Ok, so I've made some progress, but I'm stuck now.

Making the substitution, $y = lnx -r$, I have

$x = \exp {y+r}$, $dy = \frac 1{x} dx$, and the bottom limit of integration switching from 0 → -∞, so

$\int_0^{\infty}x^r \frac 1{\sqrt {2\pi} x} sin(2\pi lnx) dx = \int_{-\infty}^{\infty}sin(2\pi (y+r)) \exp {(yr+r^2)}dy$.

Next, using integration by parts, I remind myself that $\int udv = uv - \int vdu$

I let $dv= \exp {(yr+r^2)}dy$ and $u=sin(2\pi (y+r))$, so $v= \frac 1{r} \exp {(yr+r^2)}$ and $du=2\pi cos(2\pi (y+r))dy$

Making the substitutions I have,

$sin(2\pi (y+r)) \frac 1{r} \exp {(yr+r^2)} |_{-\infty}^{\infty} - \int_{-\infty}^{\infty}2\pi cos(2\pi (y+r)) \frac 1{r} \exp {(yr+r^2)}dy$

Which means that its time for another round of integration by parts. This time I let $u=2\pi cos(2\pi (y+r))$ and $dv= \frac 1{r} \exp {(yr+r^2)}dy$, so $du=-(2\pi )^2sin(2\pi (y+r))dy$ and $v= \frac 1{r^2} \exp {(yr+r^2)}$.

Putting everything together, I have

$\int_{-\infty}^{\infty} sin(2\pi (y+r)) \exp {(yr+r^2)}dy = sin(2\pi (y+r)) \frac 1{r} \exp {(yr+r^2)} - 2\pi cos(2\pi (y+r)) \frac 1{r^2} \exp {(yr+r^2)} |_{-\infty}^{\infty} - (\frac {2\pi}{r})^2 \int_{\infty}^{\infty} sin(2\pi (y+r)) \exp {(yr+r^2)}dy$.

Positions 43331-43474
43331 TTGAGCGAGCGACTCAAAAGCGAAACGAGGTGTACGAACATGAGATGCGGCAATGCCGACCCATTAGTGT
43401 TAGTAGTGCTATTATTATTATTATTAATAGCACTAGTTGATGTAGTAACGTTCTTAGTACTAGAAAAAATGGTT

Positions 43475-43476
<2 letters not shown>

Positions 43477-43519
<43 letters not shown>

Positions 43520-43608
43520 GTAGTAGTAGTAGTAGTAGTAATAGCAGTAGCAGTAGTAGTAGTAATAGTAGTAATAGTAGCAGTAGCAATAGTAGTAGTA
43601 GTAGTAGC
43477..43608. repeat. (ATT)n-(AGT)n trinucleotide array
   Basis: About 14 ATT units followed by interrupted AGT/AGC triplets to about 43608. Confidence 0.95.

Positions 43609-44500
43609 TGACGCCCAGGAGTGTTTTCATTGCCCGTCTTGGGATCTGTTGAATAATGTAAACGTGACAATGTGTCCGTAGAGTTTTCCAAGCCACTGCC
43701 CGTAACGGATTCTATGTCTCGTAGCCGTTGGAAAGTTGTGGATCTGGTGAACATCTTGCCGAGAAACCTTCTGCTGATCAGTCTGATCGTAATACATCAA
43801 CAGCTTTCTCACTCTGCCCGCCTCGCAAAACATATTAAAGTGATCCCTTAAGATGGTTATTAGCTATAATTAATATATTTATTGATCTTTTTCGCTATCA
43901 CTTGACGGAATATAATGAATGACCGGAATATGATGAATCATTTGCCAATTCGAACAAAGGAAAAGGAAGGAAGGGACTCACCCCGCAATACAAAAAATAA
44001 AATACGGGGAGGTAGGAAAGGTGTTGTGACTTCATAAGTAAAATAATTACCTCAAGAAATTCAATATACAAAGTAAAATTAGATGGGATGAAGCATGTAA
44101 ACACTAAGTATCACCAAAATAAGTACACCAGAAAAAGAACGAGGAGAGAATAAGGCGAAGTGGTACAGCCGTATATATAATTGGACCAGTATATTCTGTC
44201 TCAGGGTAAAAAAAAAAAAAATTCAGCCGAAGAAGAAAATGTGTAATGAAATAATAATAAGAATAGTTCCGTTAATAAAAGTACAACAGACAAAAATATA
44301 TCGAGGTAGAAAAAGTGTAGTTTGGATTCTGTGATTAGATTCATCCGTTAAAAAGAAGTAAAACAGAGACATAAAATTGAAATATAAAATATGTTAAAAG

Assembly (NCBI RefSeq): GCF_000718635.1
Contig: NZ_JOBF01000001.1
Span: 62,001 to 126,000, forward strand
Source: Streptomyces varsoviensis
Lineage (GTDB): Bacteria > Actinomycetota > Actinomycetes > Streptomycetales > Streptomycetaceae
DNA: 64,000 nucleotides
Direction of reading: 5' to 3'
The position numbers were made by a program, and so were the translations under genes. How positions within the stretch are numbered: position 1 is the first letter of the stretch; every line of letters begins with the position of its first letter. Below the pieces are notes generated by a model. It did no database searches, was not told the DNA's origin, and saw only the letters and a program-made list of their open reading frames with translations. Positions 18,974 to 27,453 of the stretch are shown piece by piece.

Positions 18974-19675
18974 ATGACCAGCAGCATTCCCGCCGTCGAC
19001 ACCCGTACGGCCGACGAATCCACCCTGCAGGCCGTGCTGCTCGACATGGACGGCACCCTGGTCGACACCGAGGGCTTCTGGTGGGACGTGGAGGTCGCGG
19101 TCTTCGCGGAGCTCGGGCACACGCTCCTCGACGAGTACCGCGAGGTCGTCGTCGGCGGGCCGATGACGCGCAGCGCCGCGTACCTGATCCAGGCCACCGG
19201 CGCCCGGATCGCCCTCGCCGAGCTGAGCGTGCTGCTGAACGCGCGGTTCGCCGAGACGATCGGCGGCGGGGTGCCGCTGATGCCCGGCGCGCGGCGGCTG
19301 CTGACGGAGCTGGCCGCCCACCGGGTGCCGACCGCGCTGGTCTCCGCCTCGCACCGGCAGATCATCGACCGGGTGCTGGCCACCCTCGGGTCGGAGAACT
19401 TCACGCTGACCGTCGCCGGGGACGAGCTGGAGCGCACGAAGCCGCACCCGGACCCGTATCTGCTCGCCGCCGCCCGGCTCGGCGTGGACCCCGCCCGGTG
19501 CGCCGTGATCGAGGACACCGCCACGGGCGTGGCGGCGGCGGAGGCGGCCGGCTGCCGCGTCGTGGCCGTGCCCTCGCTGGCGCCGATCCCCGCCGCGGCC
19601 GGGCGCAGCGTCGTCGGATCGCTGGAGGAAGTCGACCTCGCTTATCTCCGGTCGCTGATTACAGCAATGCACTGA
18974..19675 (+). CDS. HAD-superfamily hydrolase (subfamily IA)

I see the pattern here: $x = a - (\frac {2\pi}{r})^2x$, so $x=a\frac 1{1+ (\frac {2\pi}{r})^2}$. So the integral I'm evaluating equals

$\frac 1{1+ (\frac {2\pi}{r})^2} \cdot (sin(2\pi (y+r))\frac 1{r} \exp {(yr+r^2)} - 2\pi cos(2\pi (y+r)) \frac 1{r^2} \exp {(yr+r^2)} |_{-\infty}^{\infty}$

Much earlier, I should've split the integral into the sum of two integrals. I don't think I did any harm in avoiding it up until now. So now the last part I need to evaluate is